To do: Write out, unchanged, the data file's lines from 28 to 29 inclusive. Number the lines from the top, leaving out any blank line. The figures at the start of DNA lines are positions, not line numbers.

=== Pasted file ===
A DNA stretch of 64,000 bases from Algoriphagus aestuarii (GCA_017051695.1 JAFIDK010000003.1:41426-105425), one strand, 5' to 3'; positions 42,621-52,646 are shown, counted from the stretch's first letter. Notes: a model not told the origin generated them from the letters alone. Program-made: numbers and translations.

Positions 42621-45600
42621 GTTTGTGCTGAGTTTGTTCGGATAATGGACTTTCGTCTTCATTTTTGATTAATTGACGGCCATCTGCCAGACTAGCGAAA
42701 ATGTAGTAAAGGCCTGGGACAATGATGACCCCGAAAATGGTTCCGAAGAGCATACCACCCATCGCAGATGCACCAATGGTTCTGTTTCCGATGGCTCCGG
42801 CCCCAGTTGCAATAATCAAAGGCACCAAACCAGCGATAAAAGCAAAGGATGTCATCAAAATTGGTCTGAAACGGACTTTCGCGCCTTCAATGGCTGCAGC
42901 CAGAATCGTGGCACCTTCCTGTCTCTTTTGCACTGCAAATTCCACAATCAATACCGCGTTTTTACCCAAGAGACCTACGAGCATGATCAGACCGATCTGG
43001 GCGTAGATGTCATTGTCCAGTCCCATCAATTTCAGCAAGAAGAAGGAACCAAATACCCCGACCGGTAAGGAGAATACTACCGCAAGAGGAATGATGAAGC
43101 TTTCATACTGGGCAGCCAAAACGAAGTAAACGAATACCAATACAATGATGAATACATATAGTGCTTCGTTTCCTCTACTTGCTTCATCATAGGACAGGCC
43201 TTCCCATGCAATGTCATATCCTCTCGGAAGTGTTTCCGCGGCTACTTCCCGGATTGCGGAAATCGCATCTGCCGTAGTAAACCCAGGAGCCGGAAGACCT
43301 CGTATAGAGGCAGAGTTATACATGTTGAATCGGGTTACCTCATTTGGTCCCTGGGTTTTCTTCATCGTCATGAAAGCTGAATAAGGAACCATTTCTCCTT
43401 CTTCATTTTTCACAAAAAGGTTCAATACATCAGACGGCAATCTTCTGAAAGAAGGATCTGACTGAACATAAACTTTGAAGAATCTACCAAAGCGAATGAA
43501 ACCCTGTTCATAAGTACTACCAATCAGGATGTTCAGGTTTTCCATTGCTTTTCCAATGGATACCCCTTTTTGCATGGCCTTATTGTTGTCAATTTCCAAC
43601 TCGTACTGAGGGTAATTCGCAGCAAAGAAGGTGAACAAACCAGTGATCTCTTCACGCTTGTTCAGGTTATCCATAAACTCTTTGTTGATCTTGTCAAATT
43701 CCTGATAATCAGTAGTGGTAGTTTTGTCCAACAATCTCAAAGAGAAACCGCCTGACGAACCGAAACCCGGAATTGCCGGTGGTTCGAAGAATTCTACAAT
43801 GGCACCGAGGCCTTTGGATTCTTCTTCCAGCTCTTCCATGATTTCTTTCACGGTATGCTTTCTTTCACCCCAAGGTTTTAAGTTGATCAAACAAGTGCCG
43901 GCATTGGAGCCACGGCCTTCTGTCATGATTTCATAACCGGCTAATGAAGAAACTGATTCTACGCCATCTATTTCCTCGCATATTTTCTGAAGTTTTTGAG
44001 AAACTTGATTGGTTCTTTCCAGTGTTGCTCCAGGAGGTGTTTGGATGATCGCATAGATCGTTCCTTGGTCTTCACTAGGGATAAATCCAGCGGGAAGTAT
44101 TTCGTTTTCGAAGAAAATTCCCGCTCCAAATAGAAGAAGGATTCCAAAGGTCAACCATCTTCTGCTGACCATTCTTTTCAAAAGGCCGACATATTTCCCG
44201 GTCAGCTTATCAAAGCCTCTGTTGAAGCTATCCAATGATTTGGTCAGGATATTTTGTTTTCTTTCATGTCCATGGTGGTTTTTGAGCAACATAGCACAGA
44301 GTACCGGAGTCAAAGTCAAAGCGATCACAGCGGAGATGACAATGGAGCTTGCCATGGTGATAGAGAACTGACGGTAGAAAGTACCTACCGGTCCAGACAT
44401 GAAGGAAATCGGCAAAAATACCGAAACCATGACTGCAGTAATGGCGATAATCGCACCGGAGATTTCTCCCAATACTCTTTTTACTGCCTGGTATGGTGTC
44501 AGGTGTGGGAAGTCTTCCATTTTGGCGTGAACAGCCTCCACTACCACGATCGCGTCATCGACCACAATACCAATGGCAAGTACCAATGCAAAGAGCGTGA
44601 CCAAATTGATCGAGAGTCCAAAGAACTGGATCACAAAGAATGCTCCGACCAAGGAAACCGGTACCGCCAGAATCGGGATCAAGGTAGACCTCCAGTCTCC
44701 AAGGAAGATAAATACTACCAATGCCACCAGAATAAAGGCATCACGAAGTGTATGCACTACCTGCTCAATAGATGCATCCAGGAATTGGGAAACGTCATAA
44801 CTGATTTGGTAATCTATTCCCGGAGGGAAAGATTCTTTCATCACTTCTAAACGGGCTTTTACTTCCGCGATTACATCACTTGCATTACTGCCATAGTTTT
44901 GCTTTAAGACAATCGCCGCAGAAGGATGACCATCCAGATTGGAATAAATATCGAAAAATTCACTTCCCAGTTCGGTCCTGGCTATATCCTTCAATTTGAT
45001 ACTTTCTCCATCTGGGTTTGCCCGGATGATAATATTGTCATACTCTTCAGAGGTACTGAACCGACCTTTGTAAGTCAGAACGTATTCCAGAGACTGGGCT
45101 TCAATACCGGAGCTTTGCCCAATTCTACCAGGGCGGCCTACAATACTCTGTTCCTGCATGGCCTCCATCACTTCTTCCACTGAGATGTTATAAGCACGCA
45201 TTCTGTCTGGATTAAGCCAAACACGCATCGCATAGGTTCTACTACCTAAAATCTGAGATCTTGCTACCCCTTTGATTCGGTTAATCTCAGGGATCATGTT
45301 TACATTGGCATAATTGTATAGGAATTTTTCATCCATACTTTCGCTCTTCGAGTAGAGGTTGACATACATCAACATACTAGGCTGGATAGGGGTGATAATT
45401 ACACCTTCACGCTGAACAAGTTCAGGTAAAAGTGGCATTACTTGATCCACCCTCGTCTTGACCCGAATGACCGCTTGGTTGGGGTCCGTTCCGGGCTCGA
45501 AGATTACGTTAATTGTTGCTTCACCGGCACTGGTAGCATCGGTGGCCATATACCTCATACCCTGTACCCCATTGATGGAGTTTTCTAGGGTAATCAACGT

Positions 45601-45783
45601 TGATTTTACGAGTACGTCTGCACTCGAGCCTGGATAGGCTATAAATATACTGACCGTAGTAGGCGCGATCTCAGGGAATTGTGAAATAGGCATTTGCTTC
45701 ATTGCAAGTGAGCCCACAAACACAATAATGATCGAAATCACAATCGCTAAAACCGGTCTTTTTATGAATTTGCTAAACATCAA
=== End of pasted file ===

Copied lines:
45101 TCAATACCGGAGCTTTGCCCAATTCTACCAGGGCGGCCTACAATACTCTGTTCCTGCATGGCCTCCATCACTTCTTCCACTGAGATGTTATAAGCACGCA
45201 TTCTGTCTGGATTAAGCCAAACACGCATCGCATAGGTTCTACTACCTAAAATCTGAGATCTTGCTACCCCTTTGATTCGGTTAATCTCAGGGATCATGTT